Although I am a student in international relations and hope to have a bright future, I often worry. I worry that when I finish my studies it will be so hard for an Afghan girl to work in politics in Afghanistan with the Taliban still a threat. Not long ago, my worries went like this:
I am in a large, dark room. A few rays of sun enter through the thick, dark red curtains. But the darkness is overpowering the curious sun. Is it sunrise or sunset? No one knows. The only visible thing is dust particles dancing in the incoming glimmer.
I squeeze my eyes to see more. I can see shadows of people and a dark rug and curtains. Some people are whispering; others are deathly still; some are sitting, others lie in the floor. All of us are women! Some are my high school classmates.
A small square window high up in the wall suddenly opens and a sharp light strikes the room. The light is coming from a corridor lamp. Everyone is now silent watching the window. Some girls are slowly moving, trying to hide in the darker corners of the room.
Our fear comes true: A rope with a hook at the end is thrown through the window. Someone whispers, “Anyone who is caught by the rope will be chosen this time.” Chosen for what, I wonder. The girls whisper: “This is how the Taliban gets us out, one by one!” The hair on my body stands on end from fear. I look for a dark corner to hide, when I feel something slowly pulling me back. The hook is stuck on my skirt! Trembling and scared to death, I lift my head for a last glance at the dim room and frightened women sharing my destiny.
Now I am in the corridor and the dim light bothers my eyes; I can hardly keep them open but a man is standing in front of me, staring downwards. He wears black clothes and a piece of black material around his head and a beard: a Talib! He signals me to follow him. My mind is frozen. As I walk I notice I am wearing an odd outfit, a long gray skirt with small flowers and a loose shirt and black veil that covers me from head to waist. I follow the man like a sheep to the butcher.
We enter a bright room crowded with men and women, but these people are well dressed. Some are army commanders. Others are Afghans in traditional dress and there are some Taliban, but not everyone is Afghan.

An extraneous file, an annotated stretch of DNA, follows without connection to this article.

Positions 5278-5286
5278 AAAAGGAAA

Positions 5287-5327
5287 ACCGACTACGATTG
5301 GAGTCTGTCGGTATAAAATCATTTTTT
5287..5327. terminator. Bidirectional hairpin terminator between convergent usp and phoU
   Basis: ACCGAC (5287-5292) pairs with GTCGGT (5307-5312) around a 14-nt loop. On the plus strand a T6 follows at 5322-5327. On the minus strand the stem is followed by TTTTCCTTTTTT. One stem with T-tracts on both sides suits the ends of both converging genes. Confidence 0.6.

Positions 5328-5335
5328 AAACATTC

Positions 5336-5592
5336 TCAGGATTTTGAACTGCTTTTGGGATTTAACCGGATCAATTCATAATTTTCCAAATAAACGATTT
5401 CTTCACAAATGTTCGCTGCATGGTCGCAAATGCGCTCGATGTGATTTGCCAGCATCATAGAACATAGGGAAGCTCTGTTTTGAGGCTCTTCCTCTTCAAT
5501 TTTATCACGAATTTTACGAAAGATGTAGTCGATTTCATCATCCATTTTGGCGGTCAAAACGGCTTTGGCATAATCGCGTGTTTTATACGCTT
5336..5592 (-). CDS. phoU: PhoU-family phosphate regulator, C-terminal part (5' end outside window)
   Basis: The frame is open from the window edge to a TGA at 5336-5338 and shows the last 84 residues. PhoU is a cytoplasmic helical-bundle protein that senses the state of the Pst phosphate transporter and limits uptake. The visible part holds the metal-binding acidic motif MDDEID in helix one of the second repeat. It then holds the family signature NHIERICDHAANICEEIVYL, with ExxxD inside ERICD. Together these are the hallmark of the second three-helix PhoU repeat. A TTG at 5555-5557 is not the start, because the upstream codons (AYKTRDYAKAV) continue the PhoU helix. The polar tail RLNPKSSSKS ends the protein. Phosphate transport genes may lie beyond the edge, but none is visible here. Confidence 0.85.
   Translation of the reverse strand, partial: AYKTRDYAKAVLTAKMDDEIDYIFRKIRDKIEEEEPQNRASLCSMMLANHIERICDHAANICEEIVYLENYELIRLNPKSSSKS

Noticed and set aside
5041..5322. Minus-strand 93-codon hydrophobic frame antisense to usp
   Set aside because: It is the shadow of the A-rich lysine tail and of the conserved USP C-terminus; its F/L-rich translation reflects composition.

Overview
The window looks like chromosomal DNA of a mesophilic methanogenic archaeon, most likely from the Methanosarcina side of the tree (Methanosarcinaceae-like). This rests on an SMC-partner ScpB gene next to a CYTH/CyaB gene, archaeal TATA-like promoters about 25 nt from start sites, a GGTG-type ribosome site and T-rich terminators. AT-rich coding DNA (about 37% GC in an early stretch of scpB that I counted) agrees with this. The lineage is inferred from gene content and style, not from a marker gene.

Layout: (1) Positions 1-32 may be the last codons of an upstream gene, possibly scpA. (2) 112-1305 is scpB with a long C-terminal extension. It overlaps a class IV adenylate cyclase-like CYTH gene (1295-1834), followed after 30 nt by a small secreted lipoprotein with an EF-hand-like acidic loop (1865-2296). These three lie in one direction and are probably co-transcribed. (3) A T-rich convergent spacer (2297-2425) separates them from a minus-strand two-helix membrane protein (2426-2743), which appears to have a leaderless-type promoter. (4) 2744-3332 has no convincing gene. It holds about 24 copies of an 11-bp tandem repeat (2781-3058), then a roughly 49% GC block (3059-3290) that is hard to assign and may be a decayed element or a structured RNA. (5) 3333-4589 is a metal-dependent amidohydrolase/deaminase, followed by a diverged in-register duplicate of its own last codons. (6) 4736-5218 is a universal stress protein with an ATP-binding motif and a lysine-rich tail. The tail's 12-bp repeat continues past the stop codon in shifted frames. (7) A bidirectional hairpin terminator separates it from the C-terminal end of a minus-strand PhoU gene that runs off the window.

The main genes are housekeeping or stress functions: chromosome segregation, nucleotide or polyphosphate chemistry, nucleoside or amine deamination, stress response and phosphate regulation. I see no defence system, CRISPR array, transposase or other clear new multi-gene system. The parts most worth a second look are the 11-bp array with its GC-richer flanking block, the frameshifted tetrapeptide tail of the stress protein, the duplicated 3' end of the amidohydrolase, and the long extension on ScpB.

I am bewildered. The Talib keeps walking and nobody notices us or my clothes. We sit down and there is a big screen in the room. The lights go off and a movie begins. It is a documentary about the war and we watch shooting rockets and bombs and the Taliban killing people.
Suddenly the army commander stops the film and says to me in a loud voice, “Since you are studying international relations, what do you think about our plans? Should we continue to do these things?”
The Talib beside me takes cigarettes out of his pocket and leaves. A foreign girl on my left looks at me and, as if she knows I am lost, says, “They all work with the Taliban and all these international people guide the Taliban.” She slaps my shoulder with a short laugh and says, “Welcome to our group!”
My mind stops. I see and smell fresh blood, human blood everywhere. I can’t breathe….
Suddenly I find myself in my own bed. I am sweating. My heart beats like a bird. I am awake and it was a nightmare. It took me a couple of weeks to overcome my fear.
The nightmare no longer scares me, but as graduation comes closer, it is true that some facts cannot be ignored about the future for an Afghan girl who wants to be in politics. While everyone in my class will be happy to finally finish their university education, I have a storm in my heart when I think of the dark path to an unknown future. Working in politics of Afghanistan may mean risking my life, but I will take the risk to serve my country with the hope of bringing some change.
AFP Photo/Farooq Naeem